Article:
Who Needs Males? Female Shark Leonie Makes Babies On Her Own

A recent study reported a female shark switching from sexual to asexual reproduction and making babies on her own. This is rarer than going from …

Biological Species

Why Do Birds Have Such Crazy Beaks?

A citizen science project measured over 2,000 bird beaks to help figure out why they’re so crazy looking.<p>When Charles Darwin made his now infamous trip to the Galapagos Islands in the early 19th century, he made a trivial observation that would nevertheless end up profoundly changing our …

Evolution

Exceptional reproductive biology in extremely restricted critically endangered Nimba toad

The critically endangered Nimba toad is long known for its exceptional reproductive biology. The females of this unique species give live birth to …

Biology

13 Secrets of Forensic Entomologists

Forensic entomology is the study of insects in criminal investigations. Think you know something about the field because you’ve seen Gil Grissom on …

Art Galleries

Solar Flares in Space ​May Cause Whale Beachings on Earth

Early on New Year's Day, a fisherman at Wellfleet Harbor on Cape Cod noticed something strange in the water near the town boat dock: a pair of dorsal …

Oceans

Scientists confirm dorado catfish as all-time distance champion of freshwater migrations: Full migratory life-cycle distance of dorado catfish stretches from Amazon River estuary to the Andes Mountains

Full migratory life-cycle distance of dorado catfish stretches from Amazon River estuary to the Andes Mountains<p>An international team of scientists …

South America

Birds Struggle to Keep Their Marriages in Rapidly Changing Urban Environments

Birds

Newly discovered gecko has a quick-release mechanism for escaping predators

Lizards are famous for their ability to detach their tail when a predator grabs it, but a newfound species of gecko from Madagascar takes this ability to the extreme. When a predator goes to take a bite, <i>Geckolepis megalepis</i> gives it a mouthful of scales and flesh instead.<p>If you think this sounds …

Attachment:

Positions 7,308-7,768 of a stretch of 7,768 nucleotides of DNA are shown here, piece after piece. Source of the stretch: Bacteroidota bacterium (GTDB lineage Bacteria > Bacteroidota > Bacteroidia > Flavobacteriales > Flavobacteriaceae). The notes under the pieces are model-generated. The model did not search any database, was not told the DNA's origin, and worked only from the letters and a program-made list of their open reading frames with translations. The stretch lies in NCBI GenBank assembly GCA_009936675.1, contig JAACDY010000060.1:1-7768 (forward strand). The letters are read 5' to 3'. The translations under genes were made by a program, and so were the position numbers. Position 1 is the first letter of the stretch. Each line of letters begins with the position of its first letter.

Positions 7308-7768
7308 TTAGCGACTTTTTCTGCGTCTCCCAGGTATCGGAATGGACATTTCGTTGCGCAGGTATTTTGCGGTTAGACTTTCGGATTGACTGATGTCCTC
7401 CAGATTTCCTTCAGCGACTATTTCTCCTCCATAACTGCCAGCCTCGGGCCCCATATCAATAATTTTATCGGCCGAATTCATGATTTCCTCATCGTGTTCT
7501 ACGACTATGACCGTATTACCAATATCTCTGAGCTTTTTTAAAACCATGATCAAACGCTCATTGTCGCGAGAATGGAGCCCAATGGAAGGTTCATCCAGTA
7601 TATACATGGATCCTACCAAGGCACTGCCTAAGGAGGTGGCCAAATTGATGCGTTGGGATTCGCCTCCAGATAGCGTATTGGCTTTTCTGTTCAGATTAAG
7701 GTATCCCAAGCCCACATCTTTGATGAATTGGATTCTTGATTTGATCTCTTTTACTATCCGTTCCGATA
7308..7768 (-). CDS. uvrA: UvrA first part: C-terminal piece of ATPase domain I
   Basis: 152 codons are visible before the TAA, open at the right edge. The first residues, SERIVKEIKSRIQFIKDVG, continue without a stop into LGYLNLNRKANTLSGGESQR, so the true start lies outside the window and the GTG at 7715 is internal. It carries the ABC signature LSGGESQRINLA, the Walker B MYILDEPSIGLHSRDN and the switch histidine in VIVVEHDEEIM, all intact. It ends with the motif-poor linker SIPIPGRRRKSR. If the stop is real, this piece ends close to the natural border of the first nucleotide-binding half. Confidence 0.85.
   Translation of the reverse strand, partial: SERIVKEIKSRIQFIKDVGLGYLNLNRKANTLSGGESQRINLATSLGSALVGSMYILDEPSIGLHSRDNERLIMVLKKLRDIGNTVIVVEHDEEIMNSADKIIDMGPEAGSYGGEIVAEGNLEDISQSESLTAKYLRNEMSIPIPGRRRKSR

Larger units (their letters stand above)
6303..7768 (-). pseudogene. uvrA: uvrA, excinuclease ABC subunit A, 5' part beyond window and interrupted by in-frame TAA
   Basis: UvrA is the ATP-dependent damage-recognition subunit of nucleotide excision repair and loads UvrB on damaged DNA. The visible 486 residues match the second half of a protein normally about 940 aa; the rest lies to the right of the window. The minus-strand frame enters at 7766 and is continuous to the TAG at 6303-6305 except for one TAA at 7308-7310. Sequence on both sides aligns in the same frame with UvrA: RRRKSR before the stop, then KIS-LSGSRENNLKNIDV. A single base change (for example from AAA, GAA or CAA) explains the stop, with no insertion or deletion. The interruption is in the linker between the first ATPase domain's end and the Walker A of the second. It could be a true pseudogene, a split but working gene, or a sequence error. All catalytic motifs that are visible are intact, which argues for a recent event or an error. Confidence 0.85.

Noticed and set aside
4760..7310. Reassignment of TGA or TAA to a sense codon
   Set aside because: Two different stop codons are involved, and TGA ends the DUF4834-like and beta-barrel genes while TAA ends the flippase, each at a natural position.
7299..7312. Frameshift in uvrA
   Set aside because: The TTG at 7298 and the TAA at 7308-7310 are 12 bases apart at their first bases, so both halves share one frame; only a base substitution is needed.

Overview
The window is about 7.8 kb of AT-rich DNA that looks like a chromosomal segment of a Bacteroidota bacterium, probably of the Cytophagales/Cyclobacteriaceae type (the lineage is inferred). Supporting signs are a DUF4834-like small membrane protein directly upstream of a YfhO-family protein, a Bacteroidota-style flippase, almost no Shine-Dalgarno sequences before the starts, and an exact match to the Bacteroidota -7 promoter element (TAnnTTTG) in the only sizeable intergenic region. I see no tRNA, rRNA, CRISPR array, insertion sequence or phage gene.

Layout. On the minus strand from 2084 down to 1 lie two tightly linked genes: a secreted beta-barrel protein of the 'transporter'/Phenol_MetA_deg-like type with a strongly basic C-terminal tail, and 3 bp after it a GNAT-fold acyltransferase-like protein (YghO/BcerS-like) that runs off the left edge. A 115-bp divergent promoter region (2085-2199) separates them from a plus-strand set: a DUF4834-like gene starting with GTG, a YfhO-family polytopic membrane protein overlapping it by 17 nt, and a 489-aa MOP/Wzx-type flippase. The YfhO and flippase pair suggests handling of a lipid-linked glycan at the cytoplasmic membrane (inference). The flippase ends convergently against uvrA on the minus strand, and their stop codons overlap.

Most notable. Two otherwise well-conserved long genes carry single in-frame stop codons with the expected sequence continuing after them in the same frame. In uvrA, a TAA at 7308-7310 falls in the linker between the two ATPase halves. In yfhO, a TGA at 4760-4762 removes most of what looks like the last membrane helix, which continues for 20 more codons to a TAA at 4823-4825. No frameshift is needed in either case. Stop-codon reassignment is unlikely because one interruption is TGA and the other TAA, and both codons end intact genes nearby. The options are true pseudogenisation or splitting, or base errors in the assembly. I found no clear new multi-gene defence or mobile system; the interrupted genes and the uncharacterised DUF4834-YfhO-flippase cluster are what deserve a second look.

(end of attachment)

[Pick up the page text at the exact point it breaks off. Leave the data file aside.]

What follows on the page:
Biological Species

"The Amber Trap – Unlocking Stories of Ancient Polar Climates from Fossilized Tree Resin"

How Did Birds Get Their Wings? Feathered Ornithomimids from Alberta and the Origin of Wings

Modifying Mosquitoes with CRISPR - AMNH SciCafe

Into the Island of Bats - Shelf Life #14

The Tawny Palmfly (Elymnias panthera). Sabah (Borneo), Malaysia. Nature lover: http://www.jamiun.com

The Amazon Reef That Keeps Being Discovered

Have you heard about the coral reef that was just discovered in the Amazon? If you did, you’re not alone—millions of others have too, as it was one of the most-read science stories of 2016. Unfortunately, when the story broke, I was diving in the Philippines and did not have time to clarify the …

Oceans

This Crab Clones Its Allies by Ripping Them in Half

It wields sea anemones like boxing gloves; if it loses one, it makes another by bisecting the remaining one.<p>The American novelist S. E. Hinton once said, “If you have two friends in your lifetime, you’re lucky. If you have one good friend, you’re more than lucky.” By that logic, boxer crabs are the …

Biological Species

Oldest proteins ever have been found in a 195-million-year-old dinosaur, scientists say

The <i>Lufengosaurus</i> — a long-necked herbivore that walked on two feet in what is now southwestern China — has been dead for 195 million years. But scientists think a small bit of soft tissue still clings to those old bones.<p>Writing in the journal Nature Communications this week, paleontologists …

Dinosaurs